Having gone to so much trouble to recruit the right person it makes sense to think about how they can be retained. The conference panel highlighted two factors they believed contributed to fundraising staff leaving; more money and poor management. There is a lot of evidence suggesting people are more proactive than previously about managing their career development themselves rather than waiting for their employer to promote them. Small and medium charities may think they lose out because they may not be able to offer such promotion opportunities. Therefore, the thinking goes, why should we spend money in investing in staff where the benefit accrues to the next employer? However, there may be factors that staff value which may be easier to achieve in a smaller charity and, aid employee retention. Factors like a greater ability to manage work/life balance, or, the availability of flexible working arrangements including working part-time or staff feeling they are really making a difference can influence an employee’s decision to leave. As a panellist observed, paying close attention to organisational culture – the shared values, implicit assumptions and ways of working – can impact upon staff retention because culture influences how staff perceive, think about and react at work.
Retaining staff is also about sound management. Management is a term we’re all familiar with, but if we’re asked to define the term, can we answer effectively? Management is all about, planning, organising, leading, decision making, influencing and controlling. We can learn through experience, but we can also learn management skills through training and mentoring. A small training budget needs to be considered even in the smallest charity. There are organisations such as the Small Charities Coalition and the Foundation for Social Improvement which can help small charities access quality training and management with minimal costs. The Institute of Fundraising can offer bursaries.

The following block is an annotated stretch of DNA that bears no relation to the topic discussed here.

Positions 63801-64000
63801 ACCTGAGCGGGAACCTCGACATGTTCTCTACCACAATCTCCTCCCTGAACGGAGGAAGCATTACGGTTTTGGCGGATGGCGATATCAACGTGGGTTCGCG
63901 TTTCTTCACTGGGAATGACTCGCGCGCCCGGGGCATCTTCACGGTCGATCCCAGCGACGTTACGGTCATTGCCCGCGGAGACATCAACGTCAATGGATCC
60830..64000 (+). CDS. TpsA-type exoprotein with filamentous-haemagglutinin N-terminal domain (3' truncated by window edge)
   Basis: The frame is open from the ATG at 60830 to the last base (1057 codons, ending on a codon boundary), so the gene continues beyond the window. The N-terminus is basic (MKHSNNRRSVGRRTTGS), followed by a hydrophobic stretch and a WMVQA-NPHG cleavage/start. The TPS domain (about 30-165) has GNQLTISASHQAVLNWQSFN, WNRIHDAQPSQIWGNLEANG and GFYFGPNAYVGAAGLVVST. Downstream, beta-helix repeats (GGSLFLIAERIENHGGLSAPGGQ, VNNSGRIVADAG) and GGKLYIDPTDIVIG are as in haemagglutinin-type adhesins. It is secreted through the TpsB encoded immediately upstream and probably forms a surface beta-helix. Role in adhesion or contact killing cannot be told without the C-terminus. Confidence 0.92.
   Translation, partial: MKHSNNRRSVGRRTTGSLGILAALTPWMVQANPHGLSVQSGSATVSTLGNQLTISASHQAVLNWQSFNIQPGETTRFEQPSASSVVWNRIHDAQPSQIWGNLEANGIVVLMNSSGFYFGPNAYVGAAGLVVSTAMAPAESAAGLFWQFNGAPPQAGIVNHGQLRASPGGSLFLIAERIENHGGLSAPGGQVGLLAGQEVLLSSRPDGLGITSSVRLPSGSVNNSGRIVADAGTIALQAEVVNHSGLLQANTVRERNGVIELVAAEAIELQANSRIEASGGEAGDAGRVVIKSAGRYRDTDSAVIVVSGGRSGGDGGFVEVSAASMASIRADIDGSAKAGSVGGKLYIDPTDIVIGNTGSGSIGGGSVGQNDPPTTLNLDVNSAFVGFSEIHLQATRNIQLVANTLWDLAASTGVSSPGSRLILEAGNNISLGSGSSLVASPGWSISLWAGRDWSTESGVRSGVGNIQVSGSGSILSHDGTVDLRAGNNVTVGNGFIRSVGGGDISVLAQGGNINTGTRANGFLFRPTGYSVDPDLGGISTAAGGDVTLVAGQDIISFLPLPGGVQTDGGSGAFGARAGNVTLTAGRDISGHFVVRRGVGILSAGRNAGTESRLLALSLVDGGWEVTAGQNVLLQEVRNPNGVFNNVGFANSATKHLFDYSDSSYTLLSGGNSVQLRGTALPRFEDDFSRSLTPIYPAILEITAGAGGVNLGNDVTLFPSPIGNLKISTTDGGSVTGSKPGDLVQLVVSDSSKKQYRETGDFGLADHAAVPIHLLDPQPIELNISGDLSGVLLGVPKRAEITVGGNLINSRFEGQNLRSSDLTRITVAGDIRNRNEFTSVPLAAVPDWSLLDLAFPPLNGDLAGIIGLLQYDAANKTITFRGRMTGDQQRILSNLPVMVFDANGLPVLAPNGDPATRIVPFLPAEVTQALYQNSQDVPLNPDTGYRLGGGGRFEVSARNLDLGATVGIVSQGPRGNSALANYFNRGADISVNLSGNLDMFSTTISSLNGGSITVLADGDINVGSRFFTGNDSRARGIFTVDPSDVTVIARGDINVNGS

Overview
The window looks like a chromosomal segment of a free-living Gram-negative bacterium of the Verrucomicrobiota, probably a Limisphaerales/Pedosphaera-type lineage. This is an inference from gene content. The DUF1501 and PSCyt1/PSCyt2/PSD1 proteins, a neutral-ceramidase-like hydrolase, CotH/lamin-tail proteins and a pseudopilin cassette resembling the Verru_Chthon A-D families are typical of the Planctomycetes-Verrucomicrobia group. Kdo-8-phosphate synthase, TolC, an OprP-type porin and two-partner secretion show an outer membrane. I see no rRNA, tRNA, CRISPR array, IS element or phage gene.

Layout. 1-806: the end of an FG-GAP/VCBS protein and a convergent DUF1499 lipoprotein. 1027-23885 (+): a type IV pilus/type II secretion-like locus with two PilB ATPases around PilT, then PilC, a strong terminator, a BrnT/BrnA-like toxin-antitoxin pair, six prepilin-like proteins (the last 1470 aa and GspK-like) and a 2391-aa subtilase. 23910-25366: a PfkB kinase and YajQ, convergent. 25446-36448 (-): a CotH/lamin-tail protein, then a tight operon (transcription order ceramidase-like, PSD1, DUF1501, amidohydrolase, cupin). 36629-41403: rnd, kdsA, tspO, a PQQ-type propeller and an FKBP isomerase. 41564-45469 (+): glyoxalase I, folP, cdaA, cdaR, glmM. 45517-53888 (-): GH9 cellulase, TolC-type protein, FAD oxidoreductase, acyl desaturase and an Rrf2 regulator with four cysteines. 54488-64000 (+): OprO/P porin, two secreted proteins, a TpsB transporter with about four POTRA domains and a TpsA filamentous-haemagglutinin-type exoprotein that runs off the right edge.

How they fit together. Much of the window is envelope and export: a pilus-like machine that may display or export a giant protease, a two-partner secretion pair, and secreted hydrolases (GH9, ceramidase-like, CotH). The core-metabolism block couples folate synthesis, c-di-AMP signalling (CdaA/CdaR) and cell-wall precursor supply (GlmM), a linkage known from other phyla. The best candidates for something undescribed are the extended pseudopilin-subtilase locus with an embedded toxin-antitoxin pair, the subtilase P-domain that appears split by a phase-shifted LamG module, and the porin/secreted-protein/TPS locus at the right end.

Employee engagement is a term which is often used and relates to the emotional commitment an employee has to the organisation and its goals. The thinking is, that an engaged member of staff cares about their work and the charity. CIPD in their factsheet about employee engagement highlights “Employees who share a mutual-gains relationship with their employers tend to deliver improved business performance. It’s therefore no surprise that employers value engaged employees; not only are they happier, healthier and more fulfilled than ‘disengaged’ employees, but they are more likely to increase customer satisfaction levels, productivity and innovation”. In managing a charity, trustees and the senior team need to think about employee engagement; how they develop, enhance and harness it in within their organisation. Having a great cause alone will not be enough to retain staff.
Charities consultancy Synergies specialises in supporting small, medium and large charities to produce great results by improving their organisational performance and effectiveness and diagnosing and solving problems.
Call managing director Catherine Arkley on 07831 846760 or click here to email Catherine to talk about how Synergies can help you recruit and retain staff, creating a motivated, engaged team, developing healthy organisational culture and strong management.
Catherine Arkley, Managing Director